Tinder's Horny Streaming Series for Gen Z Exposes Your Terrible Soul

Image: Tinder

Gather ’round, fellow olds. Let’s explore the future of match-matching for a new generation of singles.

Just days ago, reports surfaced that Match Group had wrapped filming on an apocalypse-themed, choose-your-own-adventure series to stream on the Tinder app. On Friday, the company officially announced it’s launching Swipe Night, an interactive, choose-your-own-adventure-style streaming series targeting Gen Z users that will debut next month. Viewers will have the ability to swipe to move the story forward, and according to Tinder, it will then match users based on whatever terrible in-app decisions they make along the way.

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“Swipe Night follows a group of friends played by Angela Wong Carbone (Chinatown Horror Story), Jordan Christian Hearn (Inherent Vice), and Shea Gabor, led by none other than you,” Tinder said in a blog post. “As the story unfolds, you’ll face moral dilemmas and practical choices, with only seven seconds to decide and no going back. After each Swipe Night story release, critical choices will be added to members’ profiles, showing which decisions potential matches did or did not make. And all of this new information will make for plenty of material for post-apocalyptic banter.”

Image: Tinder
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The company says the goal of Swipe Night is to facilitate natural conversations for Gen Z (Tinder claims that half its users are 18 to 25). Tinder chief executive Elie Seidman told the New York Times that its young users “speak in gifs, they react in emojis, they talk in stories.” Tinder’s plan to engage its younger demographic with the series is clear in the talent attached to the project. Beyond the cast, Karena Evans, who’s directed music videos for Drake, directed Swipe Night.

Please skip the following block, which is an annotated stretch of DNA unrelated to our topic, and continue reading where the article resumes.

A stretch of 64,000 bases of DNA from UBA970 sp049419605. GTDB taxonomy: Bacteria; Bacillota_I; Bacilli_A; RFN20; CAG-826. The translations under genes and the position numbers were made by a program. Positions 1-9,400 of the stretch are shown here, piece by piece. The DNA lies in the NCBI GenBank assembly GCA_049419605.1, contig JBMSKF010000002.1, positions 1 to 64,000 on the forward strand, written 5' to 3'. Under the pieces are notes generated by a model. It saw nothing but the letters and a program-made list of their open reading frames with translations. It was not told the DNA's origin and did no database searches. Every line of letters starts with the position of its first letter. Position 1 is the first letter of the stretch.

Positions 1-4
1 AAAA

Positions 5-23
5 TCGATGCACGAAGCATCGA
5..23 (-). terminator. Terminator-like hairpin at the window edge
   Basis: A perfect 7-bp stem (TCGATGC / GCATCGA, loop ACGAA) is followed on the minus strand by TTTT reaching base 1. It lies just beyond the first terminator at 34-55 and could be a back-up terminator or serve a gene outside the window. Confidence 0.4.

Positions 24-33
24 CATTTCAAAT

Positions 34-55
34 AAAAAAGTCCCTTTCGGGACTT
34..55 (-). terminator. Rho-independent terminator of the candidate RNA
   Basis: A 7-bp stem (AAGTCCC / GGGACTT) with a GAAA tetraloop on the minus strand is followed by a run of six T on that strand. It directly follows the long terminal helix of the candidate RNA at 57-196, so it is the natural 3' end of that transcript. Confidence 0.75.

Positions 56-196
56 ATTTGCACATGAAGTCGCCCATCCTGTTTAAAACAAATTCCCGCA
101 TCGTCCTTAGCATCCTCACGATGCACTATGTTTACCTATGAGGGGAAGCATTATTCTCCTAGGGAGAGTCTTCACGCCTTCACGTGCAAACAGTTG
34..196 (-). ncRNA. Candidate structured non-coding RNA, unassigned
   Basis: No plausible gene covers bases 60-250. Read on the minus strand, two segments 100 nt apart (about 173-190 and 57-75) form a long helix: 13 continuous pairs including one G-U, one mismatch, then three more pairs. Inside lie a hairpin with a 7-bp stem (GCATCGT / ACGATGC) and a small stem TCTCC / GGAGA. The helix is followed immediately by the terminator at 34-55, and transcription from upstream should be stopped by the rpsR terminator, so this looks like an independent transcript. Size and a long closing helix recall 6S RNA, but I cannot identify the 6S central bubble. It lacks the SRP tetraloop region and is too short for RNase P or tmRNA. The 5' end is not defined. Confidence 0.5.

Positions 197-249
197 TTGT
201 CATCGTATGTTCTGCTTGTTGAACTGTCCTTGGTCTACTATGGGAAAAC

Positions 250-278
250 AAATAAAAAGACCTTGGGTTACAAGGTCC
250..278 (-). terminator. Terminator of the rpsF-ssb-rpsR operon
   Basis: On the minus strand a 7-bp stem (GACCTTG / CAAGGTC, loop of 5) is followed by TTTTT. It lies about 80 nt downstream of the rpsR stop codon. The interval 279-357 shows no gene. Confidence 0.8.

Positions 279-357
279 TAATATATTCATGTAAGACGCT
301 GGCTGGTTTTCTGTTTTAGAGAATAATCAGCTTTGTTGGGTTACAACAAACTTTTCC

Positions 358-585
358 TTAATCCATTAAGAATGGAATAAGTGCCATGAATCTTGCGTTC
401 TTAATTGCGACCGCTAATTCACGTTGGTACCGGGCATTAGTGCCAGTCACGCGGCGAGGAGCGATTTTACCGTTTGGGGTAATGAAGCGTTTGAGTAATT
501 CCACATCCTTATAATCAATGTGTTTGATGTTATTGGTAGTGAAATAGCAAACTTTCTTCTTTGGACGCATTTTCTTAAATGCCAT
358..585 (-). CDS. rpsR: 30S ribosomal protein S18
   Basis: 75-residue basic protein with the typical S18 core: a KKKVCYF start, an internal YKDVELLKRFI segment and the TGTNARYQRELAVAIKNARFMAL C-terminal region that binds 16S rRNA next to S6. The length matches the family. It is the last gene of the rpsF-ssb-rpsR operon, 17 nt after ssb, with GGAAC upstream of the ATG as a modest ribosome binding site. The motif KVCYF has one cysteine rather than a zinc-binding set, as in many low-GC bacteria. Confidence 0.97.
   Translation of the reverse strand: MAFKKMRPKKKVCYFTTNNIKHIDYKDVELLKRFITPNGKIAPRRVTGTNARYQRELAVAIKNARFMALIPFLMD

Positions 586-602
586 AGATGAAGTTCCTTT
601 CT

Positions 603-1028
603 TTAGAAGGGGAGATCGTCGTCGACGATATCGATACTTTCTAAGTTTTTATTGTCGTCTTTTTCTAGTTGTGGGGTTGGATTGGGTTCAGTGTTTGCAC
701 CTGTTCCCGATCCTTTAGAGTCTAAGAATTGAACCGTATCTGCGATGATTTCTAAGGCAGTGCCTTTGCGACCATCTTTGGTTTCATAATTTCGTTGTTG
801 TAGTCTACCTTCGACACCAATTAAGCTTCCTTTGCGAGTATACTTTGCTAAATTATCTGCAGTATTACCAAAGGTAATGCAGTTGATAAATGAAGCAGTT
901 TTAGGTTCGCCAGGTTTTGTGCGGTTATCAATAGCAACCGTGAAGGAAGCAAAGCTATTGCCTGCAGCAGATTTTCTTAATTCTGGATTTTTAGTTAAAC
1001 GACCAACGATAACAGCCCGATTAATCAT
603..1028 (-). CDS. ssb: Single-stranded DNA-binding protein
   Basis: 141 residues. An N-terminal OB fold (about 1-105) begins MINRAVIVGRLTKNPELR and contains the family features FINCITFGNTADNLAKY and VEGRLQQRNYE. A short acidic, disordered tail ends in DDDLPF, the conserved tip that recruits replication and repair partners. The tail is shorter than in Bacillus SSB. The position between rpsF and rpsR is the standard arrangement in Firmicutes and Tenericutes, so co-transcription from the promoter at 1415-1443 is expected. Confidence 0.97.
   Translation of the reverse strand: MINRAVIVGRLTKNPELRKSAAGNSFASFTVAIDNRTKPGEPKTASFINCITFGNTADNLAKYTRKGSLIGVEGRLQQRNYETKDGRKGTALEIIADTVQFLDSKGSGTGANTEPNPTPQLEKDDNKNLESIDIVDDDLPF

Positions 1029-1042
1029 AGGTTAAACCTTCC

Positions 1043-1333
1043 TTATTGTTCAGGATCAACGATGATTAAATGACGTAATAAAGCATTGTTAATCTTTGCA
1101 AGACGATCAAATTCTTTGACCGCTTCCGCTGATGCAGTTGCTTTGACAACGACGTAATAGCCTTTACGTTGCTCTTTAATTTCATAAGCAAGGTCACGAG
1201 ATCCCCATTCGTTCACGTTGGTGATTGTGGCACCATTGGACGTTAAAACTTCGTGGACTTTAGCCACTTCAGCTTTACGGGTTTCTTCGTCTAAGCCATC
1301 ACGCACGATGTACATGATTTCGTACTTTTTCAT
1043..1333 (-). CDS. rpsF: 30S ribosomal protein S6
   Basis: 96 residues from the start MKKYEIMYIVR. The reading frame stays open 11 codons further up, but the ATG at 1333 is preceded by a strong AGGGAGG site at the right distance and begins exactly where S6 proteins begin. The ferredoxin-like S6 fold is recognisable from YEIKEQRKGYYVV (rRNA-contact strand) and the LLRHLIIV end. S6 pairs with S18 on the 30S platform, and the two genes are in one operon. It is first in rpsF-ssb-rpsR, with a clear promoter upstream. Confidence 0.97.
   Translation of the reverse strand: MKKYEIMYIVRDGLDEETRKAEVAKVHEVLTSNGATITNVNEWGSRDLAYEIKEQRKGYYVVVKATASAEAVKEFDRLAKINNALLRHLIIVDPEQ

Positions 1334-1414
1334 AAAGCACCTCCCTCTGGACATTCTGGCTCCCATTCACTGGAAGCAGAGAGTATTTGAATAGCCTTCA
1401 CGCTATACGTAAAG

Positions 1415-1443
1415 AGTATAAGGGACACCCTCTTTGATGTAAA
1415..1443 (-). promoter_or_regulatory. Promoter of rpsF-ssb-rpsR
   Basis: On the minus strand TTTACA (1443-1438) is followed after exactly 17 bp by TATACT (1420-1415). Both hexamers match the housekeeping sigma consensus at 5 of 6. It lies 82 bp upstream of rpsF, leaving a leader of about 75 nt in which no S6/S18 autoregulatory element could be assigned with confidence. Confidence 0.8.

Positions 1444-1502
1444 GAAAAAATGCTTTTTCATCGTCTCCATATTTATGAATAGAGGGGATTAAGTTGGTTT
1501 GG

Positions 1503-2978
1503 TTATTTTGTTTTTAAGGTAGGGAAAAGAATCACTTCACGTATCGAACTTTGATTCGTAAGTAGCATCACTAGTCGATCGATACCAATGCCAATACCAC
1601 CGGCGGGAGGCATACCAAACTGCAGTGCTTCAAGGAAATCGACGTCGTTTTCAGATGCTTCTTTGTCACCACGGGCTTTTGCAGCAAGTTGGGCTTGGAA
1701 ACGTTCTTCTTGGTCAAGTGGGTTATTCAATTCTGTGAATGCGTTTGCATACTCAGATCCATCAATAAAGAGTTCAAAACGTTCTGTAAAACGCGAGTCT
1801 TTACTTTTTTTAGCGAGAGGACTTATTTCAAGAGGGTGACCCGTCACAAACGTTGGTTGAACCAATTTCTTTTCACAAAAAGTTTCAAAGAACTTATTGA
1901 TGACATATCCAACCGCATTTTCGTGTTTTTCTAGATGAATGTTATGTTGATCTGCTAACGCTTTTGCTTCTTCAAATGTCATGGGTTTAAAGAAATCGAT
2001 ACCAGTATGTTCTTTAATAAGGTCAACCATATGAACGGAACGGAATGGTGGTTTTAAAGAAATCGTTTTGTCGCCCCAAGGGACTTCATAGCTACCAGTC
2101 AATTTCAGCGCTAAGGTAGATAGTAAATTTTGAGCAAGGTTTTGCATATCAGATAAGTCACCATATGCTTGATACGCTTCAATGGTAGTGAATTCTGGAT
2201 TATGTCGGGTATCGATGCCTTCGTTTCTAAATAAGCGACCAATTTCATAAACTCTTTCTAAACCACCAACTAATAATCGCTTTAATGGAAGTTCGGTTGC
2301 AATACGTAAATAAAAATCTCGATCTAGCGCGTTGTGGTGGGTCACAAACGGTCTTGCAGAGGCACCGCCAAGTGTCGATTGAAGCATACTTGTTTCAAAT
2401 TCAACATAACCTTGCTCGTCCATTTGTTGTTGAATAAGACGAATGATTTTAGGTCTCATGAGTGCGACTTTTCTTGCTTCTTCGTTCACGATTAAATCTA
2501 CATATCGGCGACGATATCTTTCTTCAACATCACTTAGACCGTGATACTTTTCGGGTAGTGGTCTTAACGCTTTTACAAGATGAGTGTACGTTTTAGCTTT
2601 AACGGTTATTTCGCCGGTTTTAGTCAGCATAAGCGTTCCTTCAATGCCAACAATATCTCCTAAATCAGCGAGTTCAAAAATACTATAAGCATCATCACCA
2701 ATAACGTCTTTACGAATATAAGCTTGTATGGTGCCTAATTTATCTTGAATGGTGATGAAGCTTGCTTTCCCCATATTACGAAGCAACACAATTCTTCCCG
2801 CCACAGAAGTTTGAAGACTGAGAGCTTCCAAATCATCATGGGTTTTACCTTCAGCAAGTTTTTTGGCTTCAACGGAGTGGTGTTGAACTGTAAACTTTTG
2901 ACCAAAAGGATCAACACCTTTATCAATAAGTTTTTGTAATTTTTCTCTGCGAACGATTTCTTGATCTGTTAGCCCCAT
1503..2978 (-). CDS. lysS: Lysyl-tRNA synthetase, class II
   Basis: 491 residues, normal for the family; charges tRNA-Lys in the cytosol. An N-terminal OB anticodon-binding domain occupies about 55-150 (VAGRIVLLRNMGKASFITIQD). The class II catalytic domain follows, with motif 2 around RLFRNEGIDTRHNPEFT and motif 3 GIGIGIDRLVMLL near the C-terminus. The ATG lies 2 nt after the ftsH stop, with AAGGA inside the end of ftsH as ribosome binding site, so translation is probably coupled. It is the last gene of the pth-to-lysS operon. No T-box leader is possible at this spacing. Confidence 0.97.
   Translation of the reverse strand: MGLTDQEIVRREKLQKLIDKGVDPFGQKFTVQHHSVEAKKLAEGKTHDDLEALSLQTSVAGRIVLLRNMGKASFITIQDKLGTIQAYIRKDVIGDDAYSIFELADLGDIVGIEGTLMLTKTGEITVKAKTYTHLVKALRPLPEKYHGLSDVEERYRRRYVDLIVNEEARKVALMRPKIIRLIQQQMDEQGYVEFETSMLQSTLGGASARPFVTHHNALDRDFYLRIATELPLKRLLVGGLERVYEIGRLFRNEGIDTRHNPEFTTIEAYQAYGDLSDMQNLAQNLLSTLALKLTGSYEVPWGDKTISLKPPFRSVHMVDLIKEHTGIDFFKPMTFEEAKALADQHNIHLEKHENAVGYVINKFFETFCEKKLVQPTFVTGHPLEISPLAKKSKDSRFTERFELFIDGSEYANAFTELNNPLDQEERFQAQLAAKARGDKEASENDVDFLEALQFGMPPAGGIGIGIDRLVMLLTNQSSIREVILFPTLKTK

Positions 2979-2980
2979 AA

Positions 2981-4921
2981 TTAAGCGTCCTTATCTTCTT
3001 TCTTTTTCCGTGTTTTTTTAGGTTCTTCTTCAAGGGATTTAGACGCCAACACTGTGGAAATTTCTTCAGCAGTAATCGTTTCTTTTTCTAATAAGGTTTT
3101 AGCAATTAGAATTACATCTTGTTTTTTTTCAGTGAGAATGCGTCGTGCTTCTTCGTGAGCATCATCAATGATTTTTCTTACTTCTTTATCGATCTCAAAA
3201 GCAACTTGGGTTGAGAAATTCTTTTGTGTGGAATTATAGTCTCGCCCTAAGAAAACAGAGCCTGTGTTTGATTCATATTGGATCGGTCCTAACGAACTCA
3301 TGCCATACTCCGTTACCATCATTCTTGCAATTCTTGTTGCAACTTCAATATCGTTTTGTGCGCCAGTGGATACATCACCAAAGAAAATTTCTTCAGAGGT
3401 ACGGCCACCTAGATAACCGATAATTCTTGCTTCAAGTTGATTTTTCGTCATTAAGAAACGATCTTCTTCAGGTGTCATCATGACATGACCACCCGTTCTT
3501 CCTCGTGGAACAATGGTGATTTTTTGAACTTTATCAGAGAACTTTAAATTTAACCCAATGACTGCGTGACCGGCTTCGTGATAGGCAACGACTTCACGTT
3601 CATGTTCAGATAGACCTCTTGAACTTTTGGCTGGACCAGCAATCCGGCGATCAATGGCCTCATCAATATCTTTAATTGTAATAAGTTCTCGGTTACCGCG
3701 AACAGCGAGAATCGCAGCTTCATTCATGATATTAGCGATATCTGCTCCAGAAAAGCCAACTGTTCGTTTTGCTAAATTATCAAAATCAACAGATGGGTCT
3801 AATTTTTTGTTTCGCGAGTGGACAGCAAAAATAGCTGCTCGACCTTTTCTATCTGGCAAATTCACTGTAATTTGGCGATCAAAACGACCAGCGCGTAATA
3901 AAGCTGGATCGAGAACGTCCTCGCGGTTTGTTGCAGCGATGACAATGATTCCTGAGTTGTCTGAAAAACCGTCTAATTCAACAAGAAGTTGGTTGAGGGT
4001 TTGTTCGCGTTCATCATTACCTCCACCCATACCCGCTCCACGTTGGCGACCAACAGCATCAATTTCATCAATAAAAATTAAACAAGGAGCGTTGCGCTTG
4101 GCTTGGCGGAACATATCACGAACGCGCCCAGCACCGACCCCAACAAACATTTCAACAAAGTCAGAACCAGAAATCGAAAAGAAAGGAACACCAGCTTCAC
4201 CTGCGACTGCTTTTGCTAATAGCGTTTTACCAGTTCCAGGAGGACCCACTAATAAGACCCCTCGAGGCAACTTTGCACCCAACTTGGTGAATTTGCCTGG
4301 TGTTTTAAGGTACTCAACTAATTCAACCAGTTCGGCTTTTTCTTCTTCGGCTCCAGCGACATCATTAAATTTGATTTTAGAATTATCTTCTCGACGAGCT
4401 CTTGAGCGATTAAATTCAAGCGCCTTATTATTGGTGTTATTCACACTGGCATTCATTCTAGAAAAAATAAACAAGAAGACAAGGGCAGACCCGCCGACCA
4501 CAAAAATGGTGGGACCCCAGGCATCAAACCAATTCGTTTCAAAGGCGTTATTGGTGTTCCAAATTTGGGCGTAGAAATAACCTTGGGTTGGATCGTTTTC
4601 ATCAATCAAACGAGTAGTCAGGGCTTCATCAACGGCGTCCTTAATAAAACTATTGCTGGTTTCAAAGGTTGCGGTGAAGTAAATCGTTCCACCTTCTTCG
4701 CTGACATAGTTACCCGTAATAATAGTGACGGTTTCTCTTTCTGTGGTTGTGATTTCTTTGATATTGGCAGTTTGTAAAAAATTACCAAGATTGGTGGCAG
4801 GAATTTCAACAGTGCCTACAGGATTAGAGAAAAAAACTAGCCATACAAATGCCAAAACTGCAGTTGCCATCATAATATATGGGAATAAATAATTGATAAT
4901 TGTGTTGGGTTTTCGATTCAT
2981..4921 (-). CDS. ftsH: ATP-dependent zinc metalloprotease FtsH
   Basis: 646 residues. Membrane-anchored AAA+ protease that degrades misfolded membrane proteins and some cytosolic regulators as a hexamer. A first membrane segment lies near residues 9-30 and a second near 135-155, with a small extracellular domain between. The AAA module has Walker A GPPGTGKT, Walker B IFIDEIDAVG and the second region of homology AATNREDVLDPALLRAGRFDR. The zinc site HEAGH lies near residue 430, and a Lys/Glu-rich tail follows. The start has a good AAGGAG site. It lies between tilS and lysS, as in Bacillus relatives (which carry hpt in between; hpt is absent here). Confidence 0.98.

But setting aside for a moment that we are almost certainly being trolled by our own unhinged simulation prison, this Gen Z spin on “Netflix and chill” seems like a potential recipe for disaster. Tinder says that users will have only seven seconds to make a decision about how to proceed in Swipe Night, meaning impulsive decisions about so-described “critical choices” will offer a whole new way for users to be assessed and judged if, as Tinder says, those choices are displayed on user profiles. For example, the Times reports in-app decisions will range “from the seemingly unimportant (how to best D.J. a party) to the critical (whose life to save).” Who’d you save?! Choose wisely or risk dying alone!

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But let’s be honest here. The chances that this thing facilitates a budding romance between anyone are close to zero. Like an innocuous Buzzfeed quiz about Nickelodeon in the ’90s, this is just another way to cloak psychological profiling in the guise of a fun game. Whereas Facebook could probably guess how you’re going to vote, Tinder is getting better at understanding whether you’ll be a massive creep on the first date—and also how to better market to giant creeps.

The Times described a rough cut of the series’ first episode as “reminiscent of J.J. Abrams’s 2008 movie, Cloverfield,” which sounds at least somewhat promising. According to Variety, Tinder’s match-making (or breaking!) streaming series had a budget of more than $5 million, a good chunk of change to spend on manufacturing conversation points for people who evidently have nothing to say to each other.

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The series will premiere October 6 at 6 p.m. local time and will be live until midnight. A new episode will appear at the same time on Sundays thereafter.

God, I feel fucking old.

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